04-15-2010 10:48 AM
Where do they find these stupid juries? This ranks as stupid as the guy who got a brand new RV, put it in cruise control, and then went back to get some coffee. Of course he wrecked. He sued and won because the manual never told him not to leave the driver's seat when he puts the RV in cruise control. Then last month a lawyer in Miami sued a guy on eBay for giving him negative feedback and ruining his 100% positive record - defamation of character he cried! How come common sense is thrown out of court before these stupid cases are???
04-15-2010 10:58 AM
Only if the parents have money. Ryobi is guilty of having money! Any blame outside the stupidity of the guy operating the saw, goes to the contractor (who doesn't have money or he would be paying as well and he would likely not be hiring illegal alliens.) I really doubt this guy had a green card and I think you have to speak English to be a naturalized citizen unless that has changed. (Which wouldn't surprise me.)
04-15-2010 10:59 AM
All points are well made. Let's look at it from a slightly different manner. Ryobi did not feel the cost of the SawStop device was worth their while. They chose not to use it on the saw; they took a gamble. An analogy would be General Motors deciding on not including seatbelts and airbags on their cars. It's a risk they chose to take.
Yes, I can practice all the safe habits I know, but if there is a device out there that could save fingers, why be cheap? In a sue crazy society, don't take the chance.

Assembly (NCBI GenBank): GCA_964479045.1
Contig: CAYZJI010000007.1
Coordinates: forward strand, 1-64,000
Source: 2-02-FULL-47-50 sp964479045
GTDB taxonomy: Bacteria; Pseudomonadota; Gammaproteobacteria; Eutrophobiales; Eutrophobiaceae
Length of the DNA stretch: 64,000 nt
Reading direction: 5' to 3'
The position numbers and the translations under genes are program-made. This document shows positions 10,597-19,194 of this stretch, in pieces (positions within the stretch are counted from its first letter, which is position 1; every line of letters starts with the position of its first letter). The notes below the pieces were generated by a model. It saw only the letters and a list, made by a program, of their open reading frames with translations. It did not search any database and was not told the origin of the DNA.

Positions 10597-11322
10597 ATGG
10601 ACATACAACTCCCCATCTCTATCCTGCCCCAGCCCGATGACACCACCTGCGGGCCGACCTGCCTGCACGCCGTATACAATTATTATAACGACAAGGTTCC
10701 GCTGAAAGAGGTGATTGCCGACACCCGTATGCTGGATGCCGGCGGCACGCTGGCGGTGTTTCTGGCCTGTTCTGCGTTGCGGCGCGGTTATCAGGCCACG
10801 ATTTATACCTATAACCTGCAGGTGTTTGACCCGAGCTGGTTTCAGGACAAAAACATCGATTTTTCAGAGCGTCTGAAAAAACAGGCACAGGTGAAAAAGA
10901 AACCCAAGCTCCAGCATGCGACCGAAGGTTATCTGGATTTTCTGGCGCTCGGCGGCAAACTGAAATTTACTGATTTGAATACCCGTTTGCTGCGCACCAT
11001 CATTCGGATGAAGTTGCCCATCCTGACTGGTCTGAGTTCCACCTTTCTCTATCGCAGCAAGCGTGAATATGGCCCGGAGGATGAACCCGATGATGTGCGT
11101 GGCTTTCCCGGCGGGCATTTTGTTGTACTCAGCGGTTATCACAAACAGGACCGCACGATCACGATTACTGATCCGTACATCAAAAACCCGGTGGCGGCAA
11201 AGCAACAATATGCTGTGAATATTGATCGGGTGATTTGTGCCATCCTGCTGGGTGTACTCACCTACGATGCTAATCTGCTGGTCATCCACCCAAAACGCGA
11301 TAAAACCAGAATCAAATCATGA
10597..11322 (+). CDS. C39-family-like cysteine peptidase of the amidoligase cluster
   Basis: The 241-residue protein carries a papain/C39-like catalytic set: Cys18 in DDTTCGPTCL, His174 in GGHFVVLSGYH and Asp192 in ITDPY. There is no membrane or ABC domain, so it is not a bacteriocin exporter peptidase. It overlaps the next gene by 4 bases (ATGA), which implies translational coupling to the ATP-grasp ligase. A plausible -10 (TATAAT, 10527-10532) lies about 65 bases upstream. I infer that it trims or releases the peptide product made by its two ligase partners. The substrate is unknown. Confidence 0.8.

What do you think will happen when SawStop's patent runs out? I bet we see every saw company coming up with their own version. Unless they decide the risk is no longer worth the wait.
I'm not that bright; I only know what my wife tells me I should know
04-15-2010 11:14 AM
When looking at it from a slightly different manner again, in my opinion it is unlikely the boss would have bought the saw with the flesh technology and if he did he would not have trained him juding by the results in this case. What kind of saw do you have? How many of the readers on here have upgraded their saws as soon as this technology was announced?
What were the defence [UK spelling] lawers doing allowing that form the jury filled in? I have never seen such a biased or leading set of questions.
On another note how many people do you know who have accidently cut off all the fingers on one hand leaving only the thumb? I have met two and met them within an hour of each other; one fitting my kitchen and the other a visitor to my business, on holiday from Australia.
Keep sane. Rich.
04-15-2010 11:26 AM
as with any power tool you have to have some measure of personal responsibility, and be sure to take advantage of the safety features recommended by the manufacturer of the power tool. from what I have read, I believe this was a clear case of operator error not a manufacturers defect; nor do I feel there was a need for any kind of warning tag.
04-15-2010 11:48 AM
With Osorio's success, it was only a matter of time, but here's the next tablesaw injury suit claiming a defective saw due to lack of flesh-detecting technology, this time against Bosch.
WOOD Magazine Digital Content Manager
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04-15-2010 12:08 PM
Let me jump in and address a couple of points that have been raised in this thread, as I've read the entire 1,100-page trial transcript.
First, Mr. Osorio's citizenship status was never at issue in this case, and it is unknown whether he is a legal or illegal immigrant. Let's not go there.
Second, the plaintiff argued that Ryobi knew about flesh-detecting technology back in 2000 and had they pursued it at the time, it would have been on the saw that Mr. Osorio's boss bought. The jury apparently decided that failing to act on this knowledge and implement the device constituted a design defect resulting in "breach of warranty."
Mr. Osorio's employer was discussed little if at all outside of the excerpted testimony. There seemed to be little attempt to implicate him.